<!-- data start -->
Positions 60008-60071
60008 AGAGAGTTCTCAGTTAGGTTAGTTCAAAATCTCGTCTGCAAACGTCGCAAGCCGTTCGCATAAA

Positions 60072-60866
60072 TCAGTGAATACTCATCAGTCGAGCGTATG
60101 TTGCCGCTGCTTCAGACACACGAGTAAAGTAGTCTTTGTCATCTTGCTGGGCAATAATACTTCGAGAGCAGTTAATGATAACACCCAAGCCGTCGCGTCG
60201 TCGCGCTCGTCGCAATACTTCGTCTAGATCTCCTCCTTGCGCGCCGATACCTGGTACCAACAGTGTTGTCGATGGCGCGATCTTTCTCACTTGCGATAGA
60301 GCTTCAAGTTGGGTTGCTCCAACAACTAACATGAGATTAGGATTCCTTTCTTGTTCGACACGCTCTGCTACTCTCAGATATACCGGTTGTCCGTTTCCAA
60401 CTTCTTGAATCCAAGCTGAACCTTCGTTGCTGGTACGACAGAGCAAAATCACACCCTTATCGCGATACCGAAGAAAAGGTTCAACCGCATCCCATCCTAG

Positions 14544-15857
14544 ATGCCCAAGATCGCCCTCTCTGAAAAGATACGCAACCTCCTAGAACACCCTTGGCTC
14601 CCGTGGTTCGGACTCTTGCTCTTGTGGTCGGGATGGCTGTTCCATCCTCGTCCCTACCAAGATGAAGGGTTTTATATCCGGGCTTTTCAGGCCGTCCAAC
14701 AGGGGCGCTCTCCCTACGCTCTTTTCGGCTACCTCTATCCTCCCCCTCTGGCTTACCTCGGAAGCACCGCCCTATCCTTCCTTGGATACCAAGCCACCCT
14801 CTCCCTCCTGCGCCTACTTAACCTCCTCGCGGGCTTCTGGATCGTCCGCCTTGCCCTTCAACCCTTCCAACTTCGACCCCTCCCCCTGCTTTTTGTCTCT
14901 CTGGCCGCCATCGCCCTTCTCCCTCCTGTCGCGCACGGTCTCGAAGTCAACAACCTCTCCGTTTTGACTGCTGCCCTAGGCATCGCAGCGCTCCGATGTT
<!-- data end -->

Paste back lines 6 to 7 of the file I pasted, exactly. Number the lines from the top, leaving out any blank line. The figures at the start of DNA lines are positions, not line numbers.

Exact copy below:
60201 TCGCGCTCGTCGCAATACTTCGTCTAGATCTCCTCCTTGCGCGCCGATACCTGGTACCAACAGTGTTGTCGATGGCGCGATCTTTCTCACTTGCGATAGA
60301 GCTTCAAGTTGGGTTGCTCCAACAACTAACATGAGATTAGGATTCCTTTCTTGTTCGACACGCTCTGCTACTCTCAGATATACCGGTTGTCCGTTTCCAA